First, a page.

The result? The defense bar is often already behind on the public narrative before the first client meeting.
At 1:22 am on June 21, 2021, when the Champlain Towers South collapsed in Surfside, Florida, tragically killing 98 people, the initial media reports over the first three days – thousands worldwide – inferred that the volunteer condo board had been negligent in its oversight. It goes without saying that media on high profile matters is viral. Reporters have to quickly post stories and go on air. Social media follows and codifies the earliest reports. However careful the journalists are, theories are presumed to be facts or certainly interpreted by the public to be so. Imagine the difference if we got to describe the wolf in Little Red Riding Hood first: ‘He’s sensitive and endearing – and maybe a vegetarian’ rather than “Big and bad.”
In an environment where we see 5,000 to 10,000 advertisements a day, not to mention the other messages demanding our attention, all we can do is categorize. Good, bad; guilty, innocent. There is no time for analysis or processing. No one parses the media the way defendants and lawyers do. For everyone else, they just decide who deserves their empathy.
Once these initial impressions are made, audiences move on to the next news cycle. The only thing that remains is our categorization. In this case, early media reports made it appear that the board members – one of whom was killed; others who lost their homes, friends and fortunes – had been previously negligent.
Over the next 72 hours, hundreds of conversations were had with journalists globally to set the record straight, which changed the global narrative and the course of the litigation.
While speed, triage and instantaneous decision making is required in crisis matters, our training as lawyers is to gather all the facts and be certain before making any public statements, if any. While this training makes perfect sense it also creates a vacuum filled by others, few if any with your client’s sympathies in mind.
While every situation is different, the Champlain tragedy identified four key strategic steps:
- Communications discovery: Immediately identify the facts as best as can be determined. Limit your public statement to these incontrovertible facts and only update your statement if and when more known facts become evident.
- Stop playing Whac-A-Mole: It is human nature to answer the ceaselessly ringing phone, texts and emails but this is usually a fool’s errand. It is tsunami-like and virtually impossible to handle. It also makes you defensive and empowers the narrative of journalists, not your client’s. Instead, draft a brief holding statement which stays within the lines of what the lawyers approve and reply with this to almost every inquiry. It will immediately slow down the clock and start to allow you to be proactive rather than reactive.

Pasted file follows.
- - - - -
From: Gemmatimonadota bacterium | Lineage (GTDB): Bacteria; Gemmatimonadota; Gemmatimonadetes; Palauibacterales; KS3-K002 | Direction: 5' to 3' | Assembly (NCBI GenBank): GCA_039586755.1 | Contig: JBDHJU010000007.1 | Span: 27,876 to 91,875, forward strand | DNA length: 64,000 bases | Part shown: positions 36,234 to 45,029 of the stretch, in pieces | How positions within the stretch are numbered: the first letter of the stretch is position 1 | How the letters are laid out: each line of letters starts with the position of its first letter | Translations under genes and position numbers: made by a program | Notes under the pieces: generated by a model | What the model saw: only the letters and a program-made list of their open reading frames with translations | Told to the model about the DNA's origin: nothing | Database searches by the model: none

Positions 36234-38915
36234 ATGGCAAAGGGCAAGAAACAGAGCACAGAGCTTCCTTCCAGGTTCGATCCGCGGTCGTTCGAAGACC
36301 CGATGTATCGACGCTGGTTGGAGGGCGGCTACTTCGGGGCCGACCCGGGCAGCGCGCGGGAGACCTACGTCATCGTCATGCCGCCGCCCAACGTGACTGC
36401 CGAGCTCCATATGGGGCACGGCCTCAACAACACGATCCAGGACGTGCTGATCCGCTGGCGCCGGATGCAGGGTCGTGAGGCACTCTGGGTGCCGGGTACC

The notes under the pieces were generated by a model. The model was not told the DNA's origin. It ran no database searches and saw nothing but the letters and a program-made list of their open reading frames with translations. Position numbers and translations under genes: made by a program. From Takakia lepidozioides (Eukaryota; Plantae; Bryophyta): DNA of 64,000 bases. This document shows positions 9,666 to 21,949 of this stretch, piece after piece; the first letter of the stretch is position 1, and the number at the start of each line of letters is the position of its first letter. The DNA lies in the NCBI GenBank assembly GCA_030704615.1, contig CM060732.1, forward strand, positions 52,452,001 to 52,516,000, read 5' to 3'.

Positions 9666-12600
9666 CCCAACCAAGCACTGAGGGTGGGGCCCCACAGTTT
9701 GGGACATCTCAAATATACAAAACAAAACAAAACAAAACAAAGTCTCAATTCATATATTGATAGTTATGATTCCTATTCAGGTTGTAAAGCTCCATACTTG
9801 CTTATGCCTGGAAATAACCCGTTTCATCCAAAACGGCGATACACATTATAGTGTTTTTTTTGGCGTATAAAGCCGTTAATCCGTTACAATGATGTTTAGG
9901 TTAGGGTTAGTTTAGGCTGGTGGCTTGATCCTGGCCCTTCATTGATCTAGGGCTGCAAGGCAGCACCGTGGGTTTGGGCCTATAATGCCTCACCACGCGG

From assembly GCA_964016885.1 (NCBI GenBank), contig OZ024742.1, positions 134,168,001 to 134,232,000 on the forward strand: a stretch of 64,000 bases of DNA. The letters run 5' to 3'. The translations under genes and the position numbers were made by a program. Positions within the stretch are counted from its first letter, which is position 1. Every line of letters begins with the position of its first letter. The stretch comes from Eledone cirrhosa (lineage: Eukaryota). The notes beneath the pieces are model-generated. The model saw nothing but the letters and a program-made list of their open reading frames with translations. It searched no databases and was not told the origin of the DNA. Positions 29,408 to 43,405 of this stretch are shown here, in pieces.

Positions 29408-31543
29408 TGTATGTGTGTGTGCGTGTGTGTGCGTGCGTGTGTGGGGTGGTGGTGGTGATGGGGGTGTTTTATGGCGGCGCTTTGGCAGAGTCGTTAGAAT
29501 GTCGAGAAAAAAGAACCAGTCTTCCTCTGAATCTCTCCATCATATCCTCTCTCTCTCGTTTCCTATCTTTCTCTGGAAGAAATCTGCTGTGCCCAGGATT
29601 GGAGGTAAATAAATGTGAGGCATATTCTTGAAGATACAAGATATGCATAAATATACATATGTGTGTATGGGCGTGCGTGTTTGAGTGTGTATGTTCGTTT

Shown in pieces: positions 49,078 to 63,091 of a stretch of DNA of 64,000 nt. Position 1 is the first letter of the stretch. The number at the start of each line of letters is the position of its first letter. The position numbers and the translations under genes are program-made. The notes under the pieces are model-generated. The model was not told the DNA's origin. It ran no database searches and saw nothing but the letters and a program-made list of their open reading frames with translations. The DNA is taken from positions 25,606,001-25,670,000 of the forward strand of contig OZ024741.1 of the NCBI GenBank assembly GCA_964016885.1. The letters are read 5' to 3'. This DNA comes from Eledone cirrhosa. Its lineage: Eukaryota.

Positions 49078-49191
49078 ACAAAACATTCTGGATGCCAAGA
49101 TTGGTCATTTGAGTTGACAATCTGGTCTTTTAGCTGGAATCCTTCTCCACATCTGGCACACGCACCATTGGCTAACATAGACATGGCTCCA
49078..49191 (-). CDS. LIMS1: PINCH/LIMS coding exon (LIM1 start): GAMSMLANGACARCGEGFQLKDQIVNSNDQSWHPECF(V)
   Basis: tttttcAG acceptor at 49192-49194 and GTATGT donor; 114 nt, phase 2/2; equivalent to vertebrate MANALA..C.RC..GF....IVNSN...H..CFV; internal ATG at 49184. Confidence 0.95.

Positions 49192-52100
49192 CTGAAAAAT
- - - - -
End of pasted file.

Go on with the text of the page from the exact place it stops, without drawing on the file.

- Be Selective: Identify a trusted journalist(s) or the most influential – the ones other journalists are reading, such as The New York Times, Financial Times, Wall Street Journal, Washington Post, Politico or others and give them exclusive information which begins the process of introducing your narrative and influencing other journalists.
- Employ one-on-one communications: In the case of national and global stories, there are hundreds of media who want information, almost all at once. In the case of Surfside, many hundreds of conversations were had with journalists over three days, one on one and off the record, to provide them with facts which they could independently verify and to help save them time and point them in the right direction. It changed everything.
Every matter is different and requires sui generis strategies developed in concert with the lawyers and communications. The critical question for all matters is how we use the “golden hours.”
While this was not true in Surfside, it is best for the lawyers and crisis communications professionals to have a relationship in peacetime. There are too many judgement calls required not to have developed a trusted relationship ahead of time when no one is watching.
Lawyers are among the best educated and trained professionals in the world. But just like with Captain Smith, there are limits to that expertise.
“Sometimes, though, you make a pact with yourself. I’ll pretend there’s nothing wrong if you pretend there’s nothing wrong. It’s called denial, and it’s one of the strongest pacts in the world. Just ask all those people who were still drinking champagne while the Titanic went down.”
– Neal Shusterman